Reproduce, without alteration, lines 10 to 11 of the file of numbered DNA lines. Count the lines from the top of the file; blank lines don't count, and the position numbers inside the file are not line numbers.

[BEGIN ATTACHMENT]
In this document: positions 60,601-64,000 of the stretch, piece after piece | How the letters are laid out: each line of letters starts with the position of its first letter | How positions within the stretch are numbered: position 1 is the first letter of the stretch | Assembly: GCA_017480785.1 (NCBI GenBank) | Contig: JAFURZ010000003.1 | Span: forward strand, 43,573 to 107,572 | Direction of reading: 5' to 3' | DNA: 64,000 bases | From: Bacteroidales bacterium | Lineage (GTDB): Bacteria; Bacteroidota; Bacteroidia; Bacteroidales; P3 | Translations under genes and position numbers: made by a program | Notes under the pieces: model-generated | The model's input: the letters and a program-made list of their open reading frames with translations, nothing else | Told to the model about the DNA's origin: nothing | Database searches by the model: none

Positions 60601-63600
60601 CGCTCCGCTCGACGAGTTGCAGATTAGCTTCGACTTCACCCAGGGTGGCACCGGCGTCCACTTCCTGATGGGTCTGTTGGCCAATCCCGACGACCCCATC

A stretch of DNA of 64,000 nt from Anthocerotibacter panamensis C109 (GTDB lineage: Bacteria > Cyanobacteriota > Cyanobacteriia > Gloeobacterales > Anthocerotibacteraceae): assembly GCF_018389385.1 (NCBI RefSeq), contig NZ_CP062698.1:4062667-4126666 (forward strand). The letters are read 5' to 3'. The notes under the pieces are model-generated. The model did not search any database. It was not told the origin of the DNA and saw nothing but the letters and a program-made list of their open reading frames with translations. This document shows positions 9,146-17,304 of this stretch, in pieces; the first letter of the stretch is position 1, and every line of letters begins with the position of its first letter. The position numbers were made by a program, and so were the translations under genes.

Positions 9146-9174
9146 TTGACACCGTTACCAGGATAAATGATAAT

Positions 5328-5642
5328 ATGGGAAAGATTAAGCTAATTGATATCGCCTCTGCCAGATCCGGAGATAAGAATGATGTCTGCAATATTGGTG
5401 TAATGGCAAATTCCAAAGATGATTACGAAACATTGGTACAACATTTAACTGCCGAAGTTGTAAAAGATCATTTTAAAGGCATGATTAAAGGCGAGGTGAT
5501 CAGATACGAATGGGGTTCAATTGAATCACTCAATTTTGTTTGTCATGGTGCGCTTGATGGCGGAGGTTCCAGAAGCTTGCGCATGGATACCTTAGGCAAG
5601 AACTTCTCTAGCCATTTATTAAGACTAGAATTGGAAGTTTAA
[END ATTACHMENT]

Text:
5501 CAGATACGAATGGGGTTCAATTGAATCACTCAATTTTGTTTGTCATGGTGCGCTTGATGGCGGAGGTTCCAGAAGCTTGCGCATGGATACCTTAGGCAAG
5601 AACTTCTCTAGCCATTTATTAAGACTAGAATTGGAAGTTTAA